Intel senior fellow Mark Bohr showed off the company’s revolutionary new 3D transistors in an announcement this week in San Francisco. The power, performance, and real estate gains are impressive. Moore’s Law seems to be holding.
In the video below, Bohr explains that these transistors are normally built in a two-dimensional fashion, where electrons flow from one end of a transistor to another in a planar way. With the Tri-Gate transistors, they flow sideways, then up, then across and then down again. This allows the transistor to take up less space on a chip, the same way a skyscraper is a more efficient use of a plot of land.
The video is well done, fun, and worth watching.
From the press release:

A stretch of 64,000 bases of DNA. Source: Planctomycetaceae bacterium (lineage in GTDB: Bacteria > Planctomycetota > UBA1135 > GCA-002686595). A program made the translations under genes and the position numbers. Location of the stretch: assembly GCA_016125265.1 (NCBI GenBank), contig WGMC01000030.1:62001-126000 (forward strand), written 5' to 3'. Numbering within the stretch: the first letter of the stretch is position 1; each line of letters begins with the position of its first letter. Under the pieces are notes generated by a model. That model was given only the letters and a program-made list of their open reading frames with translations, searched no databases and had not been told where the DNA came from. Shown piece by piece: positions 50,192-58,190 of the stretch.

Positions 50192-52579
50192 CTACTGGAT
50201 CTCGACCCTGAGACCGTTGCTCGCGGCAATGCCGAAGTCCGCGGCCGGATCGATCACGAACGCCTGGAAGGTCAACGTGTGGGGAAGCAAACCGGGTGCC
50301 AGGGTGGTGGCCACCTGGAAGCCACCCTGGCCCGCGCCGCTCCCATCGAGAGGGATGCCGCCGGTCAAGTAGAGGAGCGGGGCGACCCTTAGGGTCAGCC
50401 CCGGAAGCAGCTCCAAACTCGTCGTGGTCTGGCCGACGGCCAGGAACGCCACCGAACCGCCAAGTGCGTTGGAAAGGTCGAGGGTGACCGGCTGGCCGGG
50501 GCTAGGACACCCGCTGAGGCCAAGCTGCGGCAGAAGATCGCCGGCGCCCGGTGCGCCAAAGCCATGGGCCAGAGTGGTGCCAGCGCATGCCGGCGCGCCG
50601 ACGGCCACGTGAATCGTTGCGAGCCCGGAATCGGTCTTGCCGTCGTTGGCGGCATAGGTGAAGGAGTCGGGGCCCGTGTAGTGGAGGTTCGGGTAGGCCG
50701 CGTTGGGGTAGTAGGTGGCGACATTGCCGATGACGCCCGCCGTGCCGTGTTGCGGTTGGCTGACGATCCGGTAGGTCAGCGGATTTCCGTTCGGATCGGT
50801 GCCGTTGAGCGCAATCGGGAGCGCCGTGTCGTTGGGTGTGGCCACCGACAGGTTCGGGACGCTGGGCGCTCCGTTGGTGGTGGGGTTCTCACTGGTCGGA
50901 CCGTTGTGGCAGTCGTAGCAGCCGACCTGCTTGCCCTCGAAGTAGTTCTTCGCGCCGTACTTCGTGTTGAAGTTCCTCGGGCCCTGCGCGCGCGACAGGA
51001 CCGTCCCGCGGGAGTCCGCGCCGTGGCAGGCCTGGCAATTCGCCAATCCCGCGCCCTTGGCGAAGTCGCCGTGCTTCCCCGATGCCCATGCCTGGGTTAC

Intel today announced a significant breakthrough in the evolution of the transistor, the microscopic building block of modern electronics. For the first time since the invention of silicon transistors over 50 years ago, transistors using a three-dimensional structure will be put into high-volume manufacturing. Intel will introduce a revolutionary 3-D transistor design called Tri-Gate, first disclosed by Intel in 2002, into high-volume manufacturing at the 22-nanometer (nm) node in an Intel chip codenamed Ivy Bridge. A nanometer is one-billionth of a meter. The 22nm 3-D Tri-Gate transistors provide up to 37 percent performance increase at low voltage versus Intel’s 32nm planar transistors. This incredible gain means that they are ideal for use in small handheld devices, which operate using less energy to “switch” back and forth. Alternatively, the new transistors consume less than half the power when at the same performance as 2-D planar transistors on 32nm chips.